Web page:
French carmaker Renault has been ordered to change a UK advert for its forthcoming range of electric cars as it was considered misleading by citing figures based on the French electricity generation mix, which relies more on clean nuclear energy.
|The Fluence ZE Concept: not quite as clean on British roads as on French (Image: Renault)
Renault plans to launch four models of all-electric Zero Emission (ZE) vehicles by the end of 2012: the ultra-compact Twizy ZE; the Zoe ZE hatchback; the Fluence ZE saloon; and the Kangoo ZE small van.
In a UK national press advertisement, Renault claimed that the "well-to-wheel efficiency of a Renault Fluence ZE will help reduce CO2 emissions by at least 90% compared to a current diesel model," the 1.5-litre Megane Hatch. However, in the small print Renault said that this calculation was based on French figures, where the majority - some 75% - of electricity is produced by nuclear power plants.
The UK's Advertising Standards Authority (ASA) received a complaint from a reader who said that the advert was misleading because the 90% figure was based on the French electricity mix, not on the UK's, which relies on nuclear energy for only about 18% of its electricity.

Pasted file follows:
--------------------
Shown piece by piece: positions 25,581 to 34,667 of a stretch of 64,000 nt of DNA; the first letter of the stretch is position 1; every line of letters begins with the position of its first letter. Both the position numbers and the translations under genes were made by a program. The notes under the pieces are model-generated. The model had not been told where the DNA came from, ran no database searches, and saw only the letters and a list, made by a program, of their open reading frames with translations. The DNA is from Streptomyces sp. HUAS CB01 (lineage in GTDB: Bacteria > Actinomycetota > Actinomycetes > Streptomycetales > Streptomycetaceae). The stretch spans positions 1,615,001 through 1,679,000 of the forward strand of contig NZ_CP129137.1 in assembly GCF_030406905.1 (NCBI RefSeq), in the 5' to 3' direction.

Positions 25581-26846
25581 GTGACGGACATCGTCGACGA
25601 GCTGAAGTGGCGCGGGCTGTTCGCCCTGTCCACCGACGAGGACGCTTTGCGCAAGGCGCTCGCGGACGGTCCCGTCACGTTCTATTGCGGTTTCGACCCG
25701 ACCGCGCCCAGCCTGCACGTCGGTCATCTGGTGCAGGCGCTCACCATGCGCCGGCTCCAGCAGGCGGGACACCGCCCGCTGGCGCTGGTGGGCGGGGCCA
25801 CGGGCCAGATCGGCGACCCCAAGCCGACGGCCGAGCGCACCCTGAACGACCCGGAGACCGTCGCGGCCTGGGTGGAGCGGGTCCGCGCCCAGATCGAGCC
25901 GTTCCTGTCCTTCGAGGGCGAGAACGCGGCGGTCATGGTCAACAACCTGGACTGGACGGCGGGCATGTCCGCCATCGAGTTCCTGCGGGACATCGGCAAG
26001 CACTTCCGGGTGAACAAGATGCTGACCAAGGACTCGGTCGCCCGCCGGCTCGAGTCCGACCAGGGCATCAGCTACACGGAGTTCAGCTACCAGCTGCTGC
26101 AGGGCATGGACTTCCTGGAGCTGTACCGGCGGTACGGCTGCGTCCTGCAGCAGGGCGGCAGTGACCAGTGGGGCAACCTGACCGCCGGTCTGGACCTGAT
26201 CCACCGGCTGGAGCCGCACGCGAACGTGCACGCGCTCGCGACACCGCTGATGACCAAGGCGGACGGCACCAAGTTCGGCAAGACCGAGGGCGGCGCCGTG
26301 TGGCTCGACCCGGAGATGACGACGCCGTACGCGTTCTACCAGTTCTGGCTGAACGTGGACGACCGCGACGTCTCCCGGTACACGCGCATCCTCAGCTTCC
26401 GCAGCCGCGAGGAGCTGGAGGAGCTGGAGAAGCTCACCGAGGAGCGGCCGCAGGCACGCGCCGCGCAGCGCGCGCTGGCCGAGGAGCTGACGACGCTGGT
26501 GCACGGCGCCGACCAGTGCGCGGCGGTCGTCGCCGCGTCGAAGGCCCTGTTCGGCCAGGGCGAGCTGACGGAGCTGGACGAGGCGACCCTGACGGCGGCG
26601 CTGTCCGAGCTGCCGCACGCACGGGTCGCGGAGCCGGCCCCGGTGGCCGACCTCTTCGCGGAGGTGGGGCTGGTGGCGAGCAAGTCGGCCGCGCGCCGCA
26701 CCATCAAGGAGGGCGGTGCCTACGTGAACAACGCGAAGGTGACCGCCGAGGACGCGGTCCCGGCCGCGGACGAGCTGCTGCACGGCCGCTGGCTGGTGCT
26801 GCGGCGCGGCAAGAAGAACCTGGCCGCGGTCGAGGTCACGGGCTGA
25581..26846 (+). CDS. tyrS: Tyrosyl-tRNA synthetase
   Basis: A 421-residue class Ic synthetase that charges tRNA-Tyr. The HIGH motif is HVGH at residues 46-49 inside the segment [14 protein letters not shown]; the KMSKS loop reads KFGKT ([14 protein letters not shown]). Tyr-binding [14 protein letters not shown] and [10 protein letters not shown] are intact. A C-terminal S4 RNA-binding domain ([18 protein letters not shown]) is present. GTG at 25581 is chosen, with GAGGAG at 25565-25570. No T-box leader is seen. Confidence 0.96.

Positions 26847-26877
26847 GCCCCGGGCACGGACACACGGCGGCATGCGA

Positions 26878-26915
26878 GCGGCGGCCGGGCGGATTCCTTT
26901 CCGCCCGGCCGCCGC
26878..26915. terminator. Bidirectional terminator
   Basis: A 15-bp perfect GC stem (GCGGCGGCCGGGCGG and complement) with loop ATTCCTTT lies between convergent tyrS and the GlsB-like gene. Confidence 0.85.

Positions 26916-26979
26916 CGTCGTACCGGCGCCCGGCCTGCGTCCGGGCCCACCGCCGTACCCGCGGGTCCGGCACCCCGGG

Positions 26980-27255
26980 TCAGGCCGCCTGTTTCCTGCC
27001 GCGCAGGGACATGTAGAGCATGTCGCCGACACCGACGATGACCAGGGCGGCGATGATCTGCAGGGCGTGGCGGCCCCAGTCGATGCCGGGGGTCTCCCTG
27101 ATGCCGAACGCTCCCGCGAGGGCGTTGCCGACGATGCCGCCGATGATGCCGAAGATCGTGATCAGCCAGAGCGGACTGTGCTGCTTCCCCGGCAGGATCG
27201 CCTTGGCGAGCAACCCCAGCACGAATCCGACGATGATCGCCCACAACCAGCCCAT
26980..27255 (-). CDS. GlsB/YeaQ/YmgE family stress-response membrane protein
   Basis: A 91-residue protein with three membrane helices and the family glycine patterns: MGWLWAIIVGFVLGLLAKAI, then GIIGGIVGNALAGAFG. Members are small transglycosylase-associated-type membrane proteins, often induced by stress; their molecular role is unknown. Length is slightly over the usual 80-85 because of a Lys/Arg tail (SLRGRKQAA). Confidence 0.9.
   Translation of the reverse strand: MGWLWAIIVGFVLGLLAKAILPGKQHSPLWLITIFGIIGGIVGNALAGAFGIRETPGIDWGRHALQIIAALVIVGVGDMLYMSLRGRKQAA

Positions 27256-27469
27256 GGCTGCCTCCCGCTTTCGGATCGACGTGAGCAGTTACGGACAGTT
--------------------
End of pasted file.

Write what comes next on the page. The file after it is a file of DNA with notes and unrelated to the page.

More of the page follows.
In a hearing, Renault told the ASA that the ad was part of a European-wide campaign, which used the reference to the French average electricity mix. The company said the ZE models would be available on the UK market from 2011 onwards and maintained that the ad attempted merely to draw comparisons between internal combustion engines and their effects versus electric vehicles. Renault pointed out that it qualified the claim in the footnote and believed anyone reading the ad as a whole would not be misled in any way.
However, the ASA considered that "readers were unlikely to understand the difference between electricity generating mixes in France and the UK and how that would affect CO2 savings in different countries." It added, "Because the figure was not representative of CO2 savings typically available in the UK, we concluded that the ad was likely to mislead."
It therefore upheld the complaint and ruled that the ad "must not appear again in its current form."
Researched and written
by World Nuclear News